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Will anything stick to Bukele?

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It has been an unusual few weeks heading towards the presidential election campaign in El Salvador.

As mentioned previously, leader in the polls Nayib Bukele boycotted a debate sponsored by the association of Salvadoran broadcasters saying that he was going to have a major presentation on Facebook Live instead, emphasis on "live."   But we now know that the presentation was not live.   Instead, Bukele had rented an auditorium and recorded his presentation the day before.   Moreover, the owner of the auditorium claimed it had been rented by Bukele's campaign under false pretenses, because the owner had been told that the auditorium was being used for a private training event, not a major political spectacle.

In his "live" presentation, Bukele presented his plan of government, now available at PlanCuscatlan.com.    But when people studied the more than 1000 pages in the plan, they found sections which had been plagiarized from other sources, including from the FM…

Homicides spike in January heading into elections

This article originally appeared on the website of InsightCrime under the title El Salvador Homicides Thrust MS13 Back Into Official Discourse.
Written by Héctor Silva Ávalos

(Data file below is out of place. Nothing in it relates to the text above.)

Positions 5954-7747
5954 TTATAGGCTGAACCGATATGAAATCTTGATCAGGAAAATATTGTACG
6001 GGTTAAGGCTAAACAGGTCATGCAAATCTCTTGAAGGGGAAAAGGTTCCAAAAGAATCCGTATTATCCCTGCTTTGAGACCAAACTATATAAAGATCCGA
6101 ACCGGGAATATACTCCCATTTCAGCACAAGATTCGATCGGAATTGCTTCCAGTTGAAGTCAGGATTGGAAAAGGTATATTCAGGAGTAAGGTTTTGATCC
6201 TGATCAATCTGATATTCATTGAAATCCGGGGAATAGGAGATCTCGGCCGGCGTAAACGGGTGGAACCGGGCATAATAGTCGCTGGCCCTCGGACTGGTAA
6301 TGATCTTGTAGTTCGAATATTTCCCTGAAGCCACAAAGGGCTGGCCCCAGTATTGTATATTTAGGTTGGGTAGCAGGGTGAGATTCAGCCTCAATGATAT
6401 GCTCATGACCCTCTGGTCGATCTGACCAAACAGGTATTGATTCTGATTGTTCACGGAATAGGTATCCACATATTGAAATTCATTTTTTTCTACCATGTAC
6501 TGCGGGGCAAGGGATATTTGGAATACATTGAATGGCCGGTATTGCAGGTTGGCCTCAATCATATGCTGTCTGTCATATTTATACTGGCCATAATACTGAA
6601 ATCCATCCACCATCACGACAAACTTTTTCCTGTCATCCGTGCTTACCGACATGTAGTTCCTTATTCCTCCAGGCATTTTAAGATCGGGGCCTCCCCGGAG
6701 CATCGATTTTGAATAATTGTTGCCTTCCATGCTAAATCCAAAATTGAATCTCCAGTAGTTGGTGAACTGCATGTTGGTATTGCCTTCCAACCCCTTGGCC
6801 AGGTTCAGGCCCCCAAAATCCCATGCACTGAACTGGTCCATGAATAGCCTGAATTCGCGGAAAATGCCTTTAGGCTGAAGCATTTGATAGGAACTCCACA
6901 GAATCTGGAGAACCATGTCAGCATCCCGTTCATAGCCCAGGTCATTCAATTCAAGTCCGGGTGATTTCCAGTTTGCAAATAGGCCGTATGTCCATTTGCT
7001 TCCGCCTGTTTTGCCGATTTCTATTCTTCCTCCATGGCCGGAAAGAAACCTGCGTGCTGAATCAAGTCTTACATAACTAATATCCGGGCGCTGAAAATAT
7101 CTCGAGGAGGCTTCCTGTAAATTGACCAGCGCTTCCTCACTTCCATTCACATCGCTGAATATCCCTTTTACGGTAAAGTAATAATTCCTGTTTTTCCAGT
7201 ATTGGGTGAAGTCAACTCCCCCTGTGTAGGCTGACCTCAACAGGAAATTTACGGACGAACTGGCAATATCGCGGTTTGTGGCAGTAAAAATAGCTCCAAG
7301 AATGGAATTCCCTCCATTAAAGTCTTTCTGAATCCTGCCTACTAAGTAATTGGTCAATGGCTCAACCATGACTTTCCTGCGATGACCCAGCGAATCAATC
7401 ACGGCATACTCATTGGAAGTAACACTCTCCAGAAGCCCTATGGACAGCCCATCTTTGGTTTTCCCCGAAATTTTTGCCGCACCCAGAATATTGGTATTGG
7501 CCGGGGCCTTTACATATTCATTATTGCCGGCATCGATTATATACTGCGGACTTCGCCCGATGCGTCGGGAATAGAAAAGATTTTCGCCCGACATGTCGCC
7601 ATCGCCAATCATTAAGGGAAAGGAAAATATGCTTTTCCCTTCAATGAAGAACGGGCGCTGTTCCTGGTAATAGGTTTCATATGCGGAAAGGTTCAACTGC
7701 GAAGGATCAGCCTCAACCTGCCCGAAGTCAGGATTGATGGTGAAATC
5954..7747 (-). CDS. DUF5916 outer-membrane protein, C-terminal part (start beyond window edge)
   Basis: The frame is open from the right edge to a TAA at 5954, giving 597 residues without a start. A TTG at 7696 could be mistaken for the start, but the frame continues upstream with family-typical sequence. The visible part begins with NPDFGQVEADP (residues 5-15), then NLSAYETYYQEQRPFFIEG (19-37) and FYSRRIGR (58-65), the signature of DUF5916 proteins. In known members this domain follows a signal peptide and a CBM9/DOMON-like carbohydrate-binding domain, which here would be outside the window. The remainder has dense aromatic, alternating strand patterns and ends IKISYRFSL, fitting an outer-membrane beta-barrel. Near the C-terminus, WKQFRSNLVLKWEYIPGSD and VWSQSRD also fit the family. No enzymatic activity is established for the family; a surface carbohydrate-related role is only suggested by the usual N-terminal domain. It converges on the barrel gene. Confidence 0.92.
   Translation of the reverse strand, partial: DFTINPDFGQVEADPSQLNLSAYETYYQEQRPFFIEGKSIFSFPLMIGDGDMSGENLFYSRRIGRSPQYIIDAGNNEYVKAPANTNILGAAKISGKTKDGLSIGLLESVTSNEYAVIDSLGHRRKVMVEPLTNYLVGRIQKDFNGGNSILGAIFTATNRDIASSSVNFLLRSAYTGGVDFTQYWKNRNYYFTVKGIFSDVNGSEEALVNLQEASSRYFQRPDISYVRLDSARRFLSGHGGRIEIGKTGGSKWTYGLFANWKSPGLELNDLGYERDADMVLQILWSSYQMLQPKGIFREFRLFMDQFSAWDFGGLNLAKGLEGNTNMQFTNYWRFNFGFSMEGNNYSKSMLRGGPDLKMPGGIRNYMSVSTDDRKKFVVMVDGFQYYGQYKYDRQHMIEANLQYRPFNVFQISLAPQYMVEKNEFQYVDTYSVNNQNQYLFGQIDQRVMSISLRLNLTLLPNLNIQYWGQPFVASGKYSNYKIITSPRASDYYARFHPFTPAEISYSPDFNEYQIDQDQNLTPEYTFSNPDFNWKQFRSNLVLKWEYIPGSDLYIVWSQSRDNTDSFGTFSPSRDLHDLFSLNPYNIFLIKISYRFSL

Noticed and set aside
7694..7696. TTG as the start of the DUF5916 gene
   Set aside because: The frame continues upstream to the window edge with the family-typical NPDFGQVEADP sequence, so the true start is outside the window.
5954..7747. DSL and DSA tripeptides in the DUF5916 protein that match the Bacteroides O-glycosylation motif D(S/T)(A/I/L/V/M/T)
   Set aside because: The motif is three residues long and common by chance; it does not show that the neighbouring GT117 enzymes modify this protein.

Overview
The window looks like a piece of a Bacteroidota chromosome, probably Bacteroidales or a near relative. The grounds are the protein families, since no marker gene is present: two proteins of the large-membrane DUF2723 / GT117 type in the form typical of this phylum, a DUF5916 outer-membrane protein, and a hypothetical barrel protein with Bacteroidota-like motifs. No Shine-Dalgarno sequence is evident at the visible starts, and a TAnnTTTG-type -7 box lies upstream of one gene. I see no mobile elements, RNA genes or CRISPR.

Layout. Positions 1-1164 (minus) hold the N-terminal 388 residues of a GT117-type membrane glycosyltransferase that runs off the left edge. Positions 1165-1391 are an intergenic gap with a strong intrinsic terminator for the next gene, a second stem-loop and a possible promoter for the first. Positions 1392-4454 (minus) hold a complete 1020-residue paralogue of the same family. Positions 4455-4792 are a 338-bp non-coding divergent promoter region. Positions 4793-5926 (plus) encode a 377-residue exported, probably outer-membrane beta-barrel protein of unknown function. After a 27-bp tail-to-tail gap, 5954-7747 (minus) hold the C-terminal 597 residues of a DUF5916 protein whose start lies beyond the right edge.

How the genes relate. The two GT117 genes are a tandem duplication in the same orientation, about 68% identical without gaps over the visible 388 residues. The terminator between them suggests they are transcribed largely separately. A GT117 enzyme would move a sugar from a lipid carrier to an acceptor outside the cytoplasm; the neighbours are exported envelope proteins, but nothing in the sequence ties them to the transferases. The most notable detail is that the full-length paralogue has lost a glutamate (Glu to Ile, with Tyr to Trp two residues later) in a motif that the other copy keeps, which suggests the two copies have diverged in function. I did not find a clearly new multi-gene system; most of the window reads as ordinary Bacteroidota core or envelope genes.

El Salvador ended 2018 on a good note, according to official homicide statistics, but a recent uptick in homicides has thrust the MS13 back into the national conversation.

Government officials in El Salvador announced that last year ended with a 15 percent reduction in homicides compared to 2017. The murder rate dropped from 60 per 100,000 citizens in 2017 to 51, much lower than in 2015 and 2016 when violence between gangs and security forces made it one of the most violent countries in Latin America.

That said, a recent uptick in homicides, although not overly significant in terms of statistics, has again sounded the alarms on the capacity of the MS13 — and the country’s gangs in general — to challenge the state’s authority with bloodshed.

With a presidential election set for February 3, concerns have surfaced about …

Religion and presidential politics in El Salvador

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El Salvador is a country with a population professing to hold religious faith, 80% of them Christian. In that context, political candidates face questions about their own faith, and their campaigns seek the support of religious groups.    That has certainly been the case in this presidential election.





Nayib Bukele has probably been required to speak the most about religion, because his father was Imam to the country's small Islamic community.   Although his family's roots are in Palestine, his father actually converted to Islam in El Salvador.  Nayib's mother is Roman Catholic.  Bukele asserts that he is a believer in Jesus Christ, but does not belong to any specific religious denomination.

Bukele has been the subject of a smear campaign seeking to label him as an adherent to Islam and anti-Christian.  Readers in the US will recognize similarities to the campaigns to label Barack Obama a Muslim.  Someone calling themselves "Christians United for El Salvador" spre…

Campaign videos in El Salvador presidential election